Part of seeking justice for your auto accident injury is to attend a deposition. This meeting is part of the discovery process, which takes place before you go to court. The purpose of the deposition is information gathering by both sides, and it serves an important purpose in pretrial preparation. Read on to learn more about what your part will be in this event.
The purpose of the deposition
Along with interrogatories and documents requests, discovery gets vital information about the case into the hands of both parties and is meant to create a more even playing field for all participants. When court does begin, it means that everyone already knows the bulk of what will take place ahead of time. What no one can know, however, is how the judge will rule and what the final outcome will be.
How depositions work
You might want to think of a deposition as a practice session for the real thing. It really does resemble a trial in some ways. You and other parties to the case will be answering questions, you are under oath to tell the truth and attorneys can object to certain questions.
The deposition is not held in a courtroom, though. Since there will only be the person giving testimony, the court reporter and a few attorneys present it is usually held in a conference room at a law firm. With no judge present to rule, objections are noted and things move along.
How you can prepare
If you're the one doing the suing, you will be questioned (or deposed). You can get ready for questioning by reviewing your notes and paperwork and using guidance from your attorney. Be prepared to be questioned about every aspect of the case, from the moment of the wreck to your medical treatments to the way the injury has affected your life.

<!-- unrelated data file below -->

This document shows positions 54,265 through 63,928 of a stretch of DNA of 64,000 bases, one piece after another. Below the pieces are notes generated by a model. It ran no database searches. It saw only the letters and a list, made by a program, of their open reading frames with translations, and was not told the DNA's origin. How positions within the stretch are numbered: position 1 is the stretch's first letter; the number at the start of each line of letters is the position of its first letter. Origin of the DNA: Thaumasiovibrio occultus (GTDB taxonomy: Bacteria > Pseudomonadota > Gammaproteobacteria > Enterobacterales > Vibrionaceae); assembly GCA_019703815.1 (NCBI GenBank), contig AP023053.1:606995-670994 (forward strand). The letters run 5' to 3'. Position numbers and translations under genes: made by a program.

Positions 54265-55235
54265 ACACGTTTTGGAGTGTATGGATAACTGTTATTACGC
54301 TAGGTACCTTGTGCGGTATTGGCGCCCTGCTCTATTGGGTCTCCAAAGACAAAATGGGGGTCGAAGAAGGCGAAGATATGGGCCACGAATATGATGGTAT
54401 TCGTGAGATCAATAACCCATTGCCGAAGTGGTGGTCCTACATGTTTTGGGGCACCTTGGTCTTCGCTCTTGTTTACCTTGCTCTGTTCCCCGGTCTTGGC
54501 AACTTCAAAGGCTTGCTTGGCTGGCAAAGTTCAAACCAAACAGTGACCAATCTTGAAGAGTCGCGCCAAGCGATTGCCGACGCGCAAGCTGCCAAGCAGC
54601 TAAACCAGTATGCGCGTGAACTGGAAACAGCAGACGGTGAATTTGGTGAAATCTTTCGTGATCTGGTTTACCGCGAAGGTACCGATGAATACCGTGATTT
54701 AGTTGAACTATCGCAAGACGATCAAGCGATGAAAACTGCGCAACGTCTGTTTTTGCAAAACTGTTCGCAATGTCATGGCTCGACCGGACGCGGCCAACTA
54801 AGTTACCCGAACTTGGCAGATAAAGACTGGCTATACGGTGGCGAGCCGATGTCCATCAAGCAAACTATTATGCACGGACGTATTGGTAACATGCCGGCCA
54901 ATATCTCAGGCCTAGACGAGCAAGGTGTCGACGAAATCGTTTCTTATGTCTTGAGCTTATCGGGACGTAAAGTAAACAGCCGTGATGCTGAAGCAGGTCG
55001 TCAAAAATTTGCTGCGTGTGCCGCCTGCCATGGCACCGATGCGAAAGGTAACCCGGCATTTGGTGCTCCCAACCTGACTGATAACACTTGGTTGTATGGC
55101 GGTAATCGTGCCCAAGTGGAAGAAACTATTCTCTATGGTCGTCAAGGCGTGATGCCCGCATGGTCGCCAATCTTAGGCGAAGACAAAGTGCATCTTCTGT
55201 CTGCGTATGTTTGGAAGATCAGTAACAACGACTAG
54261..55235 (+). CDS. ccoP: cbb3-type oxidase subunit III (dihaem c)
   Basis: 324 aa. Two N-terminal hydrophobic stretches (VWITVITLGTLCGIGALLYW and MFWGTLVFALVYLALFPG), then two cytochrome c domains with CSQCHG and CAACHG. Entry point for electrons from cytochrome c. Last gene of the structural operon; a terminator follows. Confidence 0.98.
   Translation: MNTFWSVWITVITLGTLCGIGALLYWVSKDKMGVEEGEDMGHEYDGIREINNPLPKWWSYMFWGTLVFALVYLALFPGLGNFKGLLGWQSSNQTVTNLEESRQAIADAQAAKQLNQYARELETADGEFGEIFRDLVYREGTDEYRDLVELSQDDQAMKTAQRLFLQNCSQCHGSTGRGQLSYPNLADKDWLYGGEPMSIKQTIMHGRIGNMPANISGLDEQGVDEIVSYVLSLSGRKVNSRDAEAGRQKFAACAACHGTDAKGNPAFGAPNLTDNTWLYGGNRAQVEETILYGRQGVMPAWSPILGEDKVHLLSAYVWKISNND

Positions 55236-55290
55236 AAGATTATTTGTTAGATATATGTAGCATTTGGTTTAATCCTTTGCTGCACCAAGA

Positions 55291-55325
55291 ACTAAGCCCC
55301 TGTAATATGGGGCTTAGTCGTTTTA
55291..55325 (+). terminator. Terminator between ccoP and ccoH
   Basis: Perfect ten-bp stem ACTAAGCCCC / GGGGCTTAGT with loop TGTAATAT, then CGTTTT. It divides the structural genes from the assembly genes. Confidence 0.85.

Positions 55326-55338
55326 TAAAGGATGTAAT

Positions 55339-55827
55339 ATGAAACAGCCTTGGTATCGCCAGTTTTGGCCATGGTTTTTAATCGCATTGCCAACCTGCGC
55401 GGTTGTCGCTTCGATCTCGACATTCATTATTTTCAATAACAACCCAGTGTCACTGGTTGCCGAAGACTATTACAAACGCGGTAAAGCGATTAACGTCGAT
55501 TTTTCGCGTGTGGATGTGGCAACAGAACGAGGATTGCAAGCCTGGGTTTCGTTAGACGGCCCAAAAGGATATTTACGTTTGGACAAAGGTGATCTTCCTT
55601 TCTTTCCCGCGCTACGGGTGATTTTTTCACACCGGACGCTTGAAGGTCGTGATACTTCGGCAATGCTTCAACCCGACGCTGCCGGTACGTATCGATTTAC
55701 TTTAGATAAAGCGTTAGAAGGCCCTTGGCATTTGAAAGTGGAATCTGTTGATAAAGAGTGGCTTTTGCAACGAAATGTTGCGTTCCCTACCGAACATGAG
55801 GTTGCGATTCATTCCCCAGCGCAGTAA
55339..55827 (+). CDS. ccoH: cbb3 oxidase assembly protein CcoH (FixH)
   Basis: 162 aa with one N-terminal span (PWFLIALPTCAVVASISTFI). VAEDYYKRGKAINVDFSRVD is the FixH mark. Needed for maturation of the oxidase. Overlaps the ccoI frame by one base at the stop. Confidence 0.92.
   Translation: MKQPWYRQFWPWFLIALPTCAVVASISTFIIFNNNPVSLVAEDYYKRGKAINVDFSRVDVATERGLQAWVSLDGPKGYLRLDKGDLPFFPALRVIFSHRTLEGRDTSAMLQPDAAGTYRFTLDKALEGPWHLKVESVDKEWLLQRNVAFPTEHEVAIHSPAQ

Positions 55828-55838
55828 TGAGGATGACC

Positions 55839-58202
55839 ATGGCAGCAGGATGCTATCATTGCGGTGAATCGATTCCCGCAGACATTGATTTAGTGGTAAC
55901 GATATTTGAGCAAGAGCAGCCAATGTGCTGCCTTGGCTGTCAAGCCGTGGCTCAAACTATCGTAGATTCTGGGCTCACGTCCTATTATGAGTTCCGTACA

The outcome of the deposition
While there will be no judge's ruling associated with a deposition, that doesn't mean that good things won't come from it. The other side will be viewing this exercise with an eye toward several issues, any of which could result in a settlement offer. They will be looking for:
- How well you present yourself when being questioned, your appearance, your credibility, your ability to express yourself, etc.
- The evidence presented not just at the deposition but through all discovery practices, such as photos, videos, witness statements, traffic citations and more.
Knowing what they will be up against could cause the other side to make an offer. Speak to a personal injury attorney from a firm like Bangel, Bangel, & Bangel to learn more about your deposition.